Animal welfare laws a measure of how we respect rights of humans and the environment: Humane Canada

Report suggests Canada needs to step up on meeting animal protection indicators

Animal welfare laws a measure of how we respect rights of humans and the environment: Humane Canada
Toolika Rastogi, Humane Canada

How well we recognize and protect the rights of animals through our legal system is an essential measure of how we respect and protect the rights of humans and the environment, says a new report from Humane Canada.

“This is part of a larger project that will try to answer the question ‘What does a humane country look like?’” says Toolika Rastogi, senior manager of policy and research at Humane Canada, leading the project.

The research report assesses findings across 12 different indicators. These range from how laws are enforced and how crime statistics for animal abuse are gathered and tracked to ethical questions such as how the law recognizes animal welfare.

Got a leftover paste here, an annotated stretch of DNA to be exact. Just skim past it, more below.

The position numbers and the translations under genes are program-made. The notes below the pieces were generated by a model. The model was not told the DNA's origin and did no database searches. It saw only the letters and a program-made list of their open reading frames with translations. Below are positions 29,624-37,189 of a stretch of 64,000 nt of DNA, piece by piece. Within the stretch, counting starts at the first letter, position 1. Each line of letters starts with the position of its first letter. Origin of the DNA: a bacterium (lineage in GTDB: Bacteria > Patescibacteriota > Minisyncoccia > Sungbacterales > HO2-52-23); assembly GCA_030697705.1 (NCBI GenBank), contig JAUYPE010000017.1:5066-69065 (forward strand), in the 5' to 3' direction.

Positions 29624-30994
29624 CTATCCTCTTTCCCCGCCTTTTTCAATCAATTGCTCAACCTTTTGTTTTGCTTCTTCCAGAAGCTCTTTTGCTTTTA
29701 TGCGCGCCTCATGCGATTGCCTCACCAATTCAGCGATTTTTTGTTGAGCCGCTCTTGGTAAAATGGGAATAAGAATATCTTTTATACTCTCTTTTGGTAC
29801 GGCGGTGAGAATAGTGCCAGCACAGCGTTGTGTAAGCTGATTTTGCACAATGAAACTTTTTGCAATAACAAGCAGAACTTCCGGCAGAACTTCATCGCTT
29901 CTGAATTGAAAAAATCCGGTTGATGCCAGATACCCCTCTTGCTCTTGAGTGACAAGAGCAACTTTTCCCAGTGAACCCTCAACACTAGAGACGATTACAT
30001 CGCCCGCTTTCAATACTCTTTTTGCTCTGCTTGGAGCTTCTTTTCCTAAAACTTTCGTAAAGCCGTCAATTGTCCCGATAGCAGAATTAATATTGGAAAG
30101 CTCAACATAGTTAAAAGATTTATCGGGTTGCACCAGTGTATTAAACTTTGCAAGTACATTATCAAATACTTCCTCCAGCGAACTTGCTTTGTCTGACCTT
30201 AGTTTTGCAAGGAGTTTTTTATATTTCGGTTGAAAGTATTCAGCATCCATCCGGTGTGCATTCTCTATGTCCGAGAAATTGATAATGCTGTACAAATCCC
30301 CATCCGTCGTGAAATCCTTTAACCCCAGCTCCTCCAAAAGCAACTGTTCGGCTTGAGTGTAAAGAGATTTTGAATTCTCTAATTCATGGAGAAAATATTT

The report’s release comes at a time of “unprecedented” legislative activity for animals in Ottawa, with three different bills addressing animal protection introduced in the past six weeks.

They are S-241, The Jane Goodall Act; C-247, An Act to Prohibit Fur Farming; and S-5, Strengthening Environmental Protection for a Healthier Canada Act, which addresses toxicity testing in animals.

Rastogi says only one of the indicators is ranked as “good,” while the remaining 11 show gaps where work is absent, insufficient, or not even enough data available to assess.